Mayoral candidates fight for vote of ‘common folks’

By Admin Wednesday October 08 2014 in Opinion
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By TOM GODFREY


Millionaires John Tory and Doug Ford are dishing out insults and big money for the vote of “common folks” to help propel them into the Mayor’s Chair.

 

Both “silver spooners” are well-off Conservatives who, let’s face it, would not normally have much to do with “common folks”, unless one drove them by taxi to the airport.

 

The rich rivals will still have their fortunes and powerful friends despite the outcome of the October 27 mayoral race that will cost them in excess of $1 million each for their campaigns.

 

Doug and Rob Ford, as many know, are the owners of the multi-million dollar Deco Labels and Tags, a family company founded by their late MP father, Doug Sr.

 

Doug Jr. boasts that he worked day and night to start the U.S. branch of Deco, that now has sales of more than $100 million.

 

He loves the good life and reportedly rented a private jet earlier this year to fly him and his family to Hollywood to see brother Rob tape a late-night TV show.

 

Olivia Chow may ride a bicycle to meetings as many city residents do. But Doug arrives in style in an expensive Cadillac Escalade SUV. He is even known to dole out $20 bills to some residents of his former Ward 2, a seat now sought by Rob.

 

Tory is not hurting in the pocketbook either. He is a board member, and a former president and CEO, of Rogers Media. Tory was also a former partner and executive committee member of a huge family-linked law firm.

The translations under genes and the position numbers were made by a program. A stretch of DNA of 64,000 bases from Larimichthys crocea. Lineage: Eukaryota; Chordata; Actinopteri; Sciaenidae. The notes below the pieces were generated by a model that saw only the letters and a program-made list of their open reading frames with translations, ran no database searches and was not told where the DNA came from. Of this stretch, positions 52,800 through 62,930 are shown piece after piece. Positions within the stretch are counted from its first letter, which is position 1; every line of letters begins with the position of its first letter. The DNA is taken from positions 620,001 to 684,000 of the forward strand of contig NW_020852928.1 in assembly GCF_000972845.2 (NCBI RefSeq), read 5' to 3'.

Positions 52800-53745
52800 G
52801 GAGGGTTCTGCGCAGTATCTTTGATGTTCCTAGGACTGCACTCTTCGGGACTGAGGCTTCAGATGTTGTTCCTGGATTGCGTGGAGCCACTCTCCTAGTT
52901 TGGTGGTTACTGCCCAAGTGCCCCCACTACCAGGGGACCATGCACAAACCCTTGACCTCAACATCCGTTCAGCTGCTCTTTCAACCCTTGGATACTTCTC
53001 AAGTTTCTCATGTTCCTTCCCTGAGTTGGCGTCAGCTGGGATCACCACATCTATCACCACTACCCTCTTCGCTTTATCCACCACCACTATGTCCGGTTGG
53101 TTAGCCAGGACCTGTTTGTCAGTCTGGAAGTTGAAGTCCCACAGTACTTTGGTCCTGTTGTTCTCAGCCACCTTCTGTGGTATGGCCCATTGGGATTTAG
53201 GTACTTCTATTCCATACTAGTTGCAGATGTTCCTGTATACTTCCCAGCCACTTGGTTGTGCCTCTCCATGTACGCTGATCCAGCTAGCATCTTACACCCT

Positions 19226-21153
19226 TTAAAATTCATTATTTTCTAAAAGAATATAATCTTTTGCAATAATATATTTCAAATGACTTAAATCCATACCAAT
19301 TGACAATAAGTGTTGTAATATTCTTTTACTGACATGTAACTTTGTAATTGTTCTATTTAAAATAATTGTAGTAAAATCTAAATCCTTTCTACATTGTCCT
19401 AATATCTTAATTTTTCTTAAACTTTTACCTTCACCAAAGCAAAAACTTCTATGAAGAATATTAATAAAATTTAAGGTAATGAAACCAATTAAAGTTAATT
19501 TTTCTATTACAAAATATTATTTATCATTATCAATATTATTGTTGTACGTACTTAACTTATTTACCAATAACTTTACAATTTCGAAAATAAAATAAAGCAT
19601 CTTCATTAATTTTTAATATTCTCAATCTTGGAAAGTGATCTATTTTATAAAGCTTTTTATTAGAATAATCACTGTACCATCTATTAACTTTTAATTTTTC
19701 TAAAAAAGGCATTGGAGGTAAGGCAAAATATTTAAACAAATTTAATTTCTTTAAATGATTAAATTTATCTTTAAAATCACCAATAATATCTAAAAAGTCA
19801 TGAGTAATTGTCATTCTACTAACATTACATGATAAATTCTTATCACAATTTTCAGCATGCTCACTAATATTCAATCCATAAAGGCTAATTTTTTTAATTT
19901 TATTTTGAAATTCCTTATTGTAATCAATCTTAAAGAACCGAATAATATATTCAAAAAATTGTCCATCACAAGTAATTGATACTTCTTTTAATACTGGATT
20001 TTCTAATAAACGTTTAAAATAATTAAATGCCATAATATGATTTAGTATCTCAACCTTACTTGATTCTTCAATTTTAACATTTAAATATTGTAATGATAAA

He has been chastised by mayoral rivals for his lack of experience in holding public office and knowledge of the workings of City Hall.

 

Tory, to give him credit, has been touring and learning about the city’s diversified communities and has met many of the leaders.

 

Doug, on the other hand, claims to be a czar of Toronto Community Housing, and like his brother, conducts frequent site visits.

 

Both men come from prominent families, are financially secure and were given a boost in life that few “common folks” can ever receive.

 

Chow, on the other hand, has had to work for her success. She tells the story of being a child of immigrants from Hong Kong, who grew up poor and had to work for every dime.

 

She claims to know the value of a dollar and meaning of hard work, from her days as a Toronto city councillor and MP.

 

Chow has earned her political stripes and is not hurting financially either, due to an MP’s pension, among other funds.

 

She reminds us that she talks with an accent and still cares for her elderly mom, who speaks little English.

 

Chow has worked with newcomers, single mothers, the poor and disenfranchised, whom she says are the real “common folks”, who are not being talked about by her country-club rivals.

 

She can relate to almost half of the residents of Toronto who had to learn a new language, culture and start anew in Canada.

 

Chow is a strong debater and has some good ideas, but recent polls show that she is slipping in popular support and ranks third of the three main contenders.

 

More than 40 per cent of those polled last week seem to like Tory’s anti-gridlock and traffic-congestion fighting platform. They even seem to like his SmartTrack transit plan that leaves so many questions unanswered.

 

Some prominent Etobicoke politicians and Chinese leaders are the most recent to jump on the Tory bandwagon and endorse his platform.

 

The fight for “common folks” is crucial for all the candidates, who have taken out radio and TV ads to get their messages across to diversified communities.

 

The candidates have less than three weeks to grow their bases and tap into an untapped mass of disenfranchised voters to win this election.

 

We as common folks are sought after and have it in our hands to change direction or stay on course. It’s up to us.

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